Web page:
The CAN and virtual COM port settings are accessed by resetting the device, and then going through a series of menus.  The CAN baud rate isn’t set directly; instead you set the various detailed parameters; fortunately, I found a handy table, but I much prefer Ixxat’s approach (pick the baud rate, and then tweak if you want).

So far, it works, but doesn’t seem in the same class as the Peak or Ixxat – it doesn’t feel as well built, and is more limited (e.g. can’t set baud rate remotely).  It only comes with driver software.

The Peak is a parallel port dongle; I much prefer a USB connection, but I didn’t pay for the Peak.  It has a keyboard pass-through connector to provide enough power.  It is sold in the US by Grid Connect and Phytec for $249.  The Peak USB to CAN is $279, but is worth the extra money.

The Peak interfaces come with PCAN Light driver, and PCANView which is a simple program to send and receive CAN messages.  The extra cost, advanced driver has some nice features, such as sharing a CAN interface among multiple applications.

Right now, the Peak is handy because I have PCANOpen Magic Lite for it (it was included with the CANOpenIA-XA kit I have), which provides some basic CANOpen functionality.  It has many restrictions; for example, it only supports CANOpen address 0x40 to 0x4F, so I had to remap my Copley drives to this address range.

The Ixxat USB-to-CAN compact is the most expensive ($335 from CAN Connection).  It comes with drivers and some helper programs, including one similar to PCANView, but does not include any CANOpen specific software.  I talked about it in my previous post.

Comment 8/24/2011: I now have a lot more CAN interfaces, including models from Kvaser (PCI and USB), esd electronics (PCI), and Applicom (PCI).  I really like both the Ixxat USB to CAN compact and Kvaser Leaf Light. 

October 25, 2008   No Comments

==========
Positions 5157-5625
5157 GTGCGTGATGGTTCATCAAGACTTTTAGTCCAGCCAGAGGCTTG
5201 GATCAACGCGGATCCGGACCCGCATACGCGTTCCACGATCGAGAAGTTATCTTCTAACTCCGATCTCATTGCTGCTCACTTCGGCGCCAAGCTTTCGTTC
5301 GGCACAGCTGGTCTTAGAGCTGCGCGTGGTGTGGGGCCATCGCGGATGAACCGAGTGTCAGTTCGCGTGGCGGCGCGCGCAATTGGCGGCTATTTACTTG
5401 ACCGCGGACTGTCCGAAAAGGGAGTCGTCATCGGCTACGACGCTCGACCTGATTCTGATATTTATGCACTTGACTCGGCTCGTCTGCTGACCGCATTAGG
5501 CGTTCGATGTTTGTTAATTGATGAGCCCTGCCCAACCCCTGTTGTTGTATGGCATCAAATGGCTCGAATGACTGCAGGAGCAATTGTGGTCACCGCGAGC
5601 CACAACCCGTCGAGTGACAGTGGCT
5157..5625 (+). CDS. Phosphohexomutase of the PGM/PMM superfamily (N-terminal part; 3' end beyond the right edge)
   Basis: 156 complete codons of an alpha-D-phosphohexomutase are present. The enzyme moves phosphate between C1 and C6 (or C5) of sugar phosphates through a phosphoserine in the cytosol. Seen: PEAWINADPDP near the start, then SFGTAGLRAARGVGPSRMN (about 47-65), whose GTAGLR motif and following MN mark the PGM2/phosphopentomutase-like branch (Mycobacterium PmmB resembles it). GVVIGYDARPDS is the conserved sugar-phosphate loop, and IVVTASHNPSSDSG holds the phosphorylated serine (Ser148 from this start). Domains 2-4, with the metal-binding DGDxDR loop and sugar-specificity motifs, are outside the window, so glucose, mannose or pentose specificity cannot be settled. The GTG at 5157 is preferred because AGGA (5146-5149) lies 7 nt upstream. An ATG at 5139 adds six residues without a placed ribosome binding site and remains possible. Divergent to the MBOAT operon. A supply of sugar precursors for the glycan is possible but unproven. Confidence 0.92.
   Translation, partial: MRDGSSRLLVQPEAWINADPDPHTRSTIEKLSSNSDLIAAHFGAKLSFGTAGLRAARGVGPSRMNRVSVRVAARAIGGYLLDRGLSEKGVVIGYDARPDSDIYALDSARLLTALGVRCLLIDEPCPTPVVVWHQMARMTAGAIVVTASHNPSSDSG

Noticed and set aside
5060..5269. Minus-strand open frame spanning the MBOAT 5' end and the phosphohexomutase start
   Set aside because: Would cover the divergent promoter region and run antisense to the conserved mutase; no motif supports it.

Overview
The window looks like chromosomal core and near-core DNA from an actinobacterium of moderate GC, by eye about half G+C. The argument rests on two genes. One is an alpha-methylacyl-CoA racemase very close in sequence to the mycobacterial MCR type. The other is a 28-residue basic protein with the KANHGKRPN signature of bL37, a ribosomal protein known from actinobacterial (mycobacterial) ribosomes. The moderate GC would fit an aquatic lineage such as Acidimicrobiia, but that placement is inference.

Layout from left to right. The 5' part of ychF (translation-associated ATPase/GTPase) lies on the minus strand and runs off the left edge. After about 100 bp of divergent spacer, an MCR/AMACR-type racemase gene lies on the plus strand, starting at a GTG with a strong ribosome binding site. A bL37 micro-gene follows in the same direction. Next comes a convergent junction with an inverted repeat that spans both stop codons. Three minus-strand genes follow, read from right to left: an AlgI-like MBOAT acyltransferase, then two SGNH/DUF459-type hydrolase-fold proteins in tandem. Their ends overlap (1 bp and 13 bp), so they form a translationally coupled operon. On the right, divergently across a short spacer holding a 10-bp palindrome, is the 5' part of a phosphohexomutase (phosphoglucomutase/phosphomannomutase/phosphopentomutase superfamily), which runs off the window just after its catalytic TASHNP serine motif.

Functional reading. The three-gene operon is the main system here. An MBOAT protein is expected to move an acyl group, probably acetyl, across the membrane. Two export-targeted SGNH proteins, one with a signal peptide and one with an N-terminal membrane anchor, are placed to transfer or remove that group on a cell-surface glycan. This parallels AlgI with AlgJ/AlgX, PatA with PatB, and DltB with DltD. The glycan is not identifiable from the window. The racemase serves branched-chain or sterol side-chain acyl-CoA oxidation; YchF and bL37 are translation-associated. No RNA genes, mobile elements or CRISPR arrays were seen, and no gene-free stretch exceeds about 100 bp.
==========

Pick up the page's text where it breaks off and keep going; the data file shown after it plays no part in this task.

My Ixxat CAN Interface is Here

Ixxat Box

Ixxat Box

I recently received an impressive blue ESD safe box.  Inside was the  Ixxat USB-to-CAN compact interface which I had ordered from the CAN Connection store.

So why spend the money on the Ixxat when I already have two CAN interfaces?  Software support.  I decided I needed a CAN interface which is supported by the manufacturer’s setup and tuning software.

I like USB to CAN interfaces – I do not having to open up my computer to plug cards in (although I do wish USB connectors could lock – it’s very easy for them to become disconnected if I have to move my computer around).  I’d like an Ethernet to CAN interface even better, but the only semi-affordable ones I know of are the Anagate CAN interfaces (about $300-$450), which are only supported by CANFestival (but not by AMC, Copley, Elmo, etc).

Only Kvaser and Ixxat CAN interfaces are supported by all of the CANOpen servo drives I own (AMC, Copley, Elmo), so I decided to buy either a Ixxat USB-to-CAN compact or a Kvaser Leaf Light.  I decided to buy the Ixxat because:

  1. I like the Ixxat physical arrangement better (only the USB cable is permanently attached).
  2. Kvaser currently does not have a CANFestival driver, which is very important since I plan on using CANFestival.